A lewd and indifferent Roman Tribune gets on Emperor Caligula's bad side and finds himself reprimanded to the undesirable locale of
Jerusalem where, under
the command of Pontius Pilate, he assists in the crucifixion of Jesus Christ.
Casting lots for the garments of the Savior while He still hangs on the cross, the
centurion finds himself immediately
compelled to the cause, and seeks to spread the word of God despite the perils
it may cause his own life. "The Robe" is a Technicolor religious
epic, the first film to be made in the CinemaScope format, and one that is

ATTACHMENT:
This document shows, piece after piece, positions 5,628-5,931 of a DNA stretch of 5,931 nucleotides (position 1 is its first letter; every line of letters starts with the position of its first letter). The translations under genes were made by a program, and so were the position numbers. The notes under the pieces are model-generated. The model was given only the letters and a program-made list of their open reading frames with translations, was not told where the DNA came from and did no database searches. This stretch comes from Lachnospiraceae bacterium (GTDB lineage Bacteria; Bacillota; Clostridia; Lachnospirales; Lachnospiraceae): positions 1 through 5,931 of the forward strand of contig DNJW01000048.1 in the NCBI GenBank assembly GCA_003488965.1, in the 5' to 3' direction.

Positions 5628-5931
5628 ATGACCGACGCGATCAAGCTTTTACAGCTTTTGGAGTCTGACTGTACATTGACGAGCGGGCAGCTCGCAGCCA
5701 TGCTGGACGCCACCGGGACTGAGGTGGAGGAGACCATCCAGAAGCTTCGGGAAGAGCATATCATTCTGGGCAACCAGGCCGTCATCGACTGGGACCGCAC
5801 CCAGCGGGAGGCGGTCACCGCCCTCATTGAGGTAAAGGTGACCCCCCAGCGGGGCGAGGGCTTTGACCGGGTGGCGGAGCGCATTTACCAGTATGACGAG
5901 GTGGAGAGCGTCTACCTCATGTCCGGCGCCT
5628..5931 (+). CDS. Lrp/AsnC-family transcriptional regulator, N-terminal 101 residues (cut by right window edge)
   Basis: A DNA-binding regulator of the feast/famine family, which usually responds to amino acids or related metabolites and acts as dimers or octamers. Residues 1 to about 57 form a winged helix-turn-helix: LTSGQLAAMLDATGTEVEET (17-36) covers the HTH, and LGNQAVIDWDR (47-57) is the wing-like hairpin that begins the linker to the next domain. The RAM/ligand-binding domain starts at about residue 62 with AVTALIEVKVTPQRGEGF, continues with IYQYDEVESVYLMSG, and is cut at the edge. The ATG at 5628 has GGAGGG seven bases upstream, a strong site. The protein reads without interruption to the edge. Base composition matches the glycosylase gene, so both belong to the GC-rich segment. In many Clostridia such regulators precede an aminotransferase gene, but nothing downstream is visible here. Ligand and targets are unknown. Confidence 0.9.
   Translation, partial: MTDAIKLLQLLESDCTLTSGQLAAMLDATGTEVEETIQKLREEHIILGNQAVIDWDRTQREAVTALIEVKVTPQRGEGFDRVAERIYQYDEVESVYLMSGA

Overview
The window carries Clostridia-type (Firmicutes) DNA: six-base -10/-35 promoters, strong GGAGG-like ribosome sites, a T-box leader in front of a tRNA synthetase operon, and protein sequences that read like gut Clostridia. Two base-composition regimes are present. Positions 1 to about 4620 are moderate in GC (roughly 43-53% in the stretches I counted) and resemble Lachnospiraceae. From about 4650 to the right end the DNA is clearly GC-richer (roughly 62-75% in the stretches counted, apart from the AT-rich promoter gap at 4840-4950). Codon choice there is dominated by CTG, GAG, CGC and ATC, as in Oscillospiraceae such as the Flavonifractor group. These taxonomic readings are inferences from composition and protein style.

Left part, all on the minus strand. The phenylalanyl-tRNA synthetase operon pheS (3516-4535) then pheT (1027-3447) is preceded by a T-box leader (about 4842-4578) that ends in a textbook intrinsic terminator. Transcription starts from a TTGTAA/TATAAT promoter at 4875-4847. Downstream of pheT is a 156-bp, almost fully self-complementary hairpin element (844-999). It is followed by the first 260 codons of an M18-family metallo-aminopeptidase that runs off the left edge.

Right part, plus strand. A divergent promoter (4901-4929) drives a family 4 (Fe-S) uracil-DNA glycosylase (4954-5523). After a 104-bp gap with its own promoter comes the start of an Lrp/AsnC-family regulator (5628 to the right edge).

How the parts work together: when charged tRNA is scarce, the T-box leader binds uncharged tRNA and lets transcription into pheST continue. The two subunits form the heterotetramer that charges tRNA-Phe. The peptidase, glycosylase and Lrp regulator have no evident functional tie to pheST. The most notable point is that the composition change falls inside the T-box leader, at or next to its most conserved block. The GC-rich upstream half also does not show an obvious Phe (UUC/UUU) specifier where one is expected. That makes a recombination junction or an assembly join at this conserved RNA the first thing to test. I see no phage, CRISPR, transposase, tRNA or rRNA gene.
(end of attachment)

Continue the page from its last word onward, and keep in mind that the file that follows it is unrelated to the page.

more notable for its acting than anything else. A young Richard Burton, in a
career defining role containing many of his recognizable characteristics, is
stellar. Jean Simmons is particularly appealing playing Burton's childhood sweetheart and Victor
Mature is rousing as his rebellious slave. Jay Robinson has a scene stealing
part as the snarling, malevolent Caligula. "The Robe" can be seen as
overly pious or banal, but its story is compelling and is given weight by the
strength of its indelible cast.